Corporate sponsorship isn’t new. The active production of “branded content”, however, is a somewhat new phenomenon.
Broadway Joe on Broadway, brought to you by Dow Chemical, may have never happened, but today’s brands are bringing you everything else. And it isn’t just about slapping on the Coca Cola logo on American Idol. It’s Whole Foods developing a 20-part half-hour series called Dark Rye, featuring anyone from artists seeking social justice to entrepreneurs rebuilding Detroit. It’s Intel partnering with Vice to produce the Creators Project, an initiative that makes art happen with technology (from Intel); it’s Samsung getting Jay Z to drop his album exclusively through its phones; it’s Red Bull being as much a sports drink peddler as a media giant.
Those may have been previously expensed as marketing costs, but these initiatives are becoming rightful brand extensions in themselves, and is perhaps the future of content. Is it good for the creative industry and brands that rely on them for the associations it brings? The economics, on the face of it, seem sound – the marginal cost of distributing a cultural good is low, but the fixed costs in creating one can be high, either because the thing is expensive to make, or the labor involved demands a high wage (i.e. Jay Z). Giant corporate behemoths can come in and be a source of income and technical support to the otherwise starving artists and storytellers. Naturally we are also faced with brands possibly chasing the lowest common denominator for the widest appeal.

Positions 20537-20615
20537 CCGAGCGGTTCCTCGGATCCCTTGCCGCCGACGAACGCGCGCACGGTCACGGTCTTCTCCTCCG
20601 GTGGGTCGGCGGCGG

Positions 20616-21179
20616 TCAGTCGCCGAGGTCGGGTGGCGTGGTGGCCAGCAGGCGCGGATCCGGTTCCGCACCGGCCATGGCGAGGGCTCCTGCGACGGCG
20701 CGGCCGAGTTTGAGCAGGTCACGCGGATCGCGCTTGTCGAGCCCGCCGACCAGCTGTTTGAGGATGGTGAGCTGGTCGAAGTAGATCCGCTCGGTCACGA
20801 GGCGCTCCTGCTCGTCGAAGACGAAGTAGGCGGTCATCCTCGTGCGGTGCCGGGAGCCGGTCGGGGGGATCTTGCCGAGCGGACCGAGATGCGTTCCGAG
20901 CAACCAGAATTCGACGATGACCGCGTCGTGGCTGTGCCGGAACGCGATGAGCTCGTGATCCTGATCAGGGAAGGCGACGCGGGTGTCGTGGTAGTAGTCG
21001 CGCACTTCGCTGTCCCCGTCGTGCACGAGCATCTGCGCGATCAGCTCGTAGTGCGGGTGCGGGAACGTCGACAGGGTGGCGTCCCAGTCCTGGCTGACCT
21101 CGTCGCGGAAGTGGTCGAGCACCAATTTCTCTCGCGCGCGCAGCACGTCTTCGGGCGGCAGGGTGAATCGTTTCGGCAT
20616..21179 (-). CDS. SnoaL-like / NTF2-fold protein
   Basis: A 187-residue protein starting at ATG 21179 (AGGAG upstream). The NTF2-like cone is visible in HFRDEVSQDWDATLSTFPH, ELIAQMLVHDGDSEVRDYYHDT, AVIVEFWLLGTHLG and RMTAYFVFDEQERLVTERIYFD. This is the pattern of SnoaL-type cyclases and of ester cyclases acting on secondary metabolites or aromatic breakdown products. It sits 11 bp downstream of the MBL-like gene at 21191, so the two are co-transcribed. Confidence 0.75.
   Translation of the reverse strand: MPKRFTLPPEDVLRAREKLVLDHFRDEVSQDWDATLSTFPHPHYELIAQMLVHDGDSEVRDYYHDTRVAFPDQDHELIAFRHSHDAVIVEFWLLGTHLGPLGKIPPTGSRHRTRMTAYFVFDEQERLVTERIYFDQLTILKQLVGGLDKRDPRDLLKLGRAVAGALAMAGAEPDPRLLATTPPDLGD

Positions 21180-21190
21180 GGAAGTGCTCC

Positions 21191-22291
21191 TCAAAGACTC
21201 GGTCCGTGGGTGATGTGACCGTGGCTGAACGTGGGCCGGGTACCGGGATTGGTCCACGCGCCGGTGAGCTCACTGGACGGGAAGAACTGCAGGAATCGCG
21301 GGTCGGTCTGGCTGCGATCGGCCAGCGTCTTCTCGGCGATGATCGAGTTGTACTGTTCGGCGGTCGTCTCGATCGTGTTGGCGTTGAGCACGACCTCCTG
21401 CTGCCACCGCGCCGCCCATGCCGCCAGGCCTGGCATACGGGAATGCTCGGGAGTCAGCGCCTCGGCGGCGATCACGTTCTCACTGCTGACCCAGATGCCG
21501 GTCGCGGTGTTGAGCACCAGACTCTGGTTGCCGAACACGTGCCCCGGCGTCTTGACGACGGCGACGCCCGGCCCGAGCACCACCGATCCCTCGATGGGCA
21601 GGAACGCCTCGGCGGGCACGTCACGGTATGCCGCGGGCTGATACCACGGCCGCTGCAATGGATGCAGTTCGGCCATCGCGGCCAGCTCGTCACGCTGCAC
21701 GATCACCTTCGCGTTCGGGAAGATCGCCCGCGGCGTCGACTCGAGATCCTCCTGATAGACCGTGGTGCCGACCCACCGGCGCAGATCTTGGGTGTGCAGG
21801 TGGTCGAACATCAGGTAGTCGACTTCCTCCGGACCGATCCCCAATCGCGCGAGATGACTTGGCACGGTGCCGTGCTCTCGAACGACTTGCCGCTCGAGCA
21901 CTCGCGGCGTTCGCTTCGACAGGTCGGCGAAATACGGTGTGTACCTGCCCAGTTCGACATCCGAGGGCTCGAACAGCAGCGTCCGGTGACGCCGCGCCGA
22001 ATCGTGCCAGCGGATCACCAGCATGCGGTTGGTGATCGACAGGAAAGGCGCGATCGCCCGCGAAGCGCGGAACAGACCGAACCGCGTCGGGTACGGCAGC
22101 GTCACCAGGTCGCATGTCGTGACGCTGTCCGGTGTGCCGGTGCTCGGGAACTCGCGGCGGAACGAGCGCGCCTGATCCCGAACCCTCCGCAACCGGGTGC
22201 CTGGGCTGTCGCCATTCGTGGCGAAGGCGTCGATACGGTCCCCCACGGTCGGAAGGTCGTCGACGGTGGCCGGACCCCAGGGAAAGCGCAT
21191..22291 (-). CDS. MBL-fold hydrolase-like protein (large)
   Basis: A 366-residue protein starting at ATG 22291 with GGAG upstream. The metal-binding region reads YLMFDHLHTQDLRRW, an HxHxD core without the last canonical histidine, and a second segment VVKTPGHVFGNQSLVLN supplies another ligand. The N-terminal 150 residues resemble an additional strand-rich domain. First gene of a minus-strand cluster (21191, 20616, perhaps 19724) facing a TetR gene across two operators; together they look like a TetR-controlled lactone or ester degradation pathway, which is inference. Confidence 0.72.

Or not. Consider Netflix, who collected enough data (the Atlantic has a great read on this) on its audience to engineer its way to the award-winning/crowd-pleasing content: House of Cards and Orange is the New Black. Brought to you by Netflix, first a distributor, and now a media company. As Dow Chemical shall be, some day.